‘We’ve got to get the feel’: Missed shots hampering Pistons in early goings

Detroit News

Detroit — The Pistons’ dismal 1-5 start isn’t a result of poor defense or lazy offense. Turnovers have been a big part of the issues, but the biggest problem has been that shots aren’t falling.

Early in the season, the Pistons rank 29th in field-goal percentage (41%) and last in 3-point percentage (29%). Even when they’re in close games, the shot-making simply isn’t good enough to sustain them throughout the entire game.

It’s one of the bugaboos that coach Dwane Casey points to that teams can’t count on from night to night, but through the first six games, it’s something that hasn’t been dependable in trying to generate offense.

From an analytical standpoint, they’re producing good looks, but getting them to go in the basket is something different.

“We are (getting good shots), and all the data shows that the cameras and all that, so that’s why we’ve got to continue to preach and teach,” Casey said. “We’re getting the right shots and we’re turning down some shots — we had only (33) threes (Sunday against the Nets), and we want to get a lot more than that. We turned down some good shots.”

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In some of those cases, players are passing up a good look to try to drive to the rim or to find a teammate for what seems to be a better shot. That’s not always the best decision, though, because defenses can reset themselves and the Pistons can’t improve on what they already had.

“The old saying is that if you don’t take that shot, you’d better get a heck of one once you get in there because that’s probably the best you’re going to get,” Casey said. “We’ve got to get the feel. On the drives, I do think that (contact) is hindering the ability to kick-out to make solid passes, because now that defense is riding you a little bit more than it used to be, and I believe the fact that now it’s taking some of the passes where it’s thrown at the feet, to the head, to the back, behind the guy. All that has to be adjusted and getting adjusted to by the players.”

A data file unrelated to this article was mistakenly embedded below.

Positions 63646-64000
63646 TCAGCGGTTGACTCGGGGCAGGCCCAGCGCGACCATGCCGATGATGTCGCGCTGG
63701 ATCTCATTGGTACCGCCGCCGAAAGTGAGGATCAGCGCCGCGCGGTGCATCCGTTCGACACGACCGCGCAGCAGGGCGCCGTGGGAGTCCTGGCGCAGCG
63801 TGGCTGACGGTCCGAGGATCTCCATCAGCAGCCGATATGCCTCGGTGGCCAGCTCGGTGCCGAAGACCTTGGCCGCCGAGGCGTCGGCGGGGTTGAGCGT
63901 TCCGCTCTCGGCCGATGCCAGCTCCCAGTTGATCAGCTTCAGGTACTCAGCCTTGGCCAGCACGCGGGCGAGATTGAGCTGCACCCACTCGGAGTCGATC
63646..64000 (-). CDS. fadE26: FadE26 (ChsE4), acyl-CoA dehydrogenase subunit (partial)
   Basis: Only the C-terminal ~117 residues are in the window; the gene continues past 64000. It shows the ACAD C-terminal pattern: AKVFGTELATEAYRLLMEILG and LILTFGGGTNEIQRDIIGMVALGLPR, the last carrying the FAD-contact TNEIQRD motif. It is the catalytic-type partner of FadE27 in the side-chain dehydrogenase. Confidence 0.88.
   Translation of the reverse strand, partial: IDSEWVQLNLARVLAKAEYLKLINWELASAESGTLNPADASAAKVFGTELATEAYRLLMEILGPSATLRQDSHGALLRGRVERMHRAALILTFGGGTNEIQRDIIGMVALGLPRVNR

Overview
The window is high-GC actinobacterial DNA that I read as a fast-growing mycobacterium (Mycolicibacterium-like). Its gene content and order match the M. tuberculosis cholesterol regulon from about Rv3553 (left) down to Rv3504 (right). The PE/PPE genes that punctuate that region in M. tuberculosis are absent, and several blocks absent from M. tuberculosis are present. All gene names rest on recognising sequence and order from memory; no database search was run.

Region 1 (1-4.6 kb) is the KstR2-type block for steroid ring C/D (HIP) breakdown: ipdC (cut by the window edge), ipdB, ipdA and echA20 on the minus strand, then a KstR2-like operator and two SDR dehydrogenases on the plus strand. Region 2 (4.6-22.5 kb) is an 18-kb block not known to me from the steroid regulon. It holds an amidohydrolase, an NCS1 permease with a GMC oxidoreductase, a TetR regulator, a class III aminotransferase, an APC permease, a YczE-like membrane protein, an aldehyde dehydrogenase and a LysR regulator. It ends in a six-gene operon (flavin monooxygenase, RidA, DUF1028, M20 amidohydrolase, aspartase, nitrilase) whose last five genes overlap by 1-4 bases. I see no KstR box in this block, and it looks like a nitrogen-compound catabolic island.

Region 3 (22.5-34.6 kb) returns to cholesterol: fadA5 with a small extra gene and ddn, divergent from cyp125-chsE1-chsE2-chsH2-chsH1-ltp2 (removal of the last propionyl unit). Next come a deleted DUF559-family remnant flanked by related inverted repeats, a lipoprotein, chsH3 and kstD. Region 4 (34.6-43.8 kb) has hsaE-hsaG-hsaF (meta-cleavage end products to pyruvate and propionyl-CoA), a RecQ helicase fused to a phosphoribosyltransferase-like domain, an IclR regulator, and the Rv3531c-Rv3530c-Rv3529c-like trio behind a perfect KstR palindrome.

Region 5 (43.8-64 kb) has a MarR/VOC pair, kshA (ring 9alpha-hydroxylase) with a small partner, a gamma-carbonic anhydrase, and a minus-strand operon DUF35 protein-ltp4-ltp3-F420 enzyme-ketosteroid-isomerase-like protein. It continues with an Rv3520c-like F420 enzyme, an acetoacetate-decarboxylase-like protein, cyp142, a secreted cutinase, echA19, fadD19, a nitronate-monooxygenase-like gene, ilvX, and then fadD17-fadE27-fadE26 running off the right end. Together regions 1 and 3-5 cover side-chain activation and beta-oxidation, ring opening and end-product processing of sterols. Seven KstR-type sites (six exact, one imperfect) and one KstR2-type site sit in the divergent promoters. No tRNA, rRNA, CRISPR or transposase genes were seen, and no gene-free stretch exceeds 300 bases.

Isaiah Stewart is leading the team at 57% shooting from the field and Trey Lyles is at 40% from beyond the arc. Finding the good shots hasn’t been easy, but the key is to take them when they’re there and to trust the work that they’ve put in during practice that those shots are going to fall in games.

Stiff competition

Starting the week against Nets and Bucks is just the continuation of a grueling schedule for the Pistons. They play the Philadelphia 76ers on Thursday for the second time this season, and they have a rematch against the Nets on a back-to-back on Friday.

The combined record of their opponents was 27-16 entering Tuesday’s game. It’s still too early to try to make any sweeping declarations about the team based on the small sample size and on the high-quality opponents they’ve faced.

Casey said that he’ll give it some more time before trying to make any assessments.

“We are going to give it probably about a 20-game sample size. That’s where you try to divide it up in those 20-game periods, then you will really find out who is who, what is what, rotations a little bit more, figure guys out and what they can do and can’t do,” Casey said. “Our second-year guys are still figuring things out, figuring the league out, crowd noise and opposing gyms. It’s a new world for them also, and now you throw in a rookie guard in Cade (Cunningham) to the mix.

“So, it’s a lot of things we are doing. We are growing and we are doing some good things. I am excited about what we are doing, it’s not like gloom and doom. You look at our schedule and I would put it up against anyone’s — it’s one of the toughest.

Injuries bite Bucks

The Bucks were shorthanded, playing without three of their starters: Khris Middleton, Brook Lopez and Jrue Holiday. Middleton is in health and safety protocols and Lopez and Holiday have been nursing injuries.

The Pistons have had their share of injuries, so Casey isn’t happy about seeing another team be without some of their key players.

“Tomorrow night, (the shorthanded team) could be us. You don’t ever feel fortunate if someone has injuries or hoping somebody (doesn’t play). You have to take who’s there,” Casey said. “I believe in the basketball gods, and when you start wishing and thinking that way… I really cringe when people say, ‘Well so and so may not be playing.’

“No, because tomorrow night it may be someone on our team. You don’t want to wish that on anybody, so whoever is in the opposing team’s colors we are ready to play.”


Twitter.com: detnewsRodBeard

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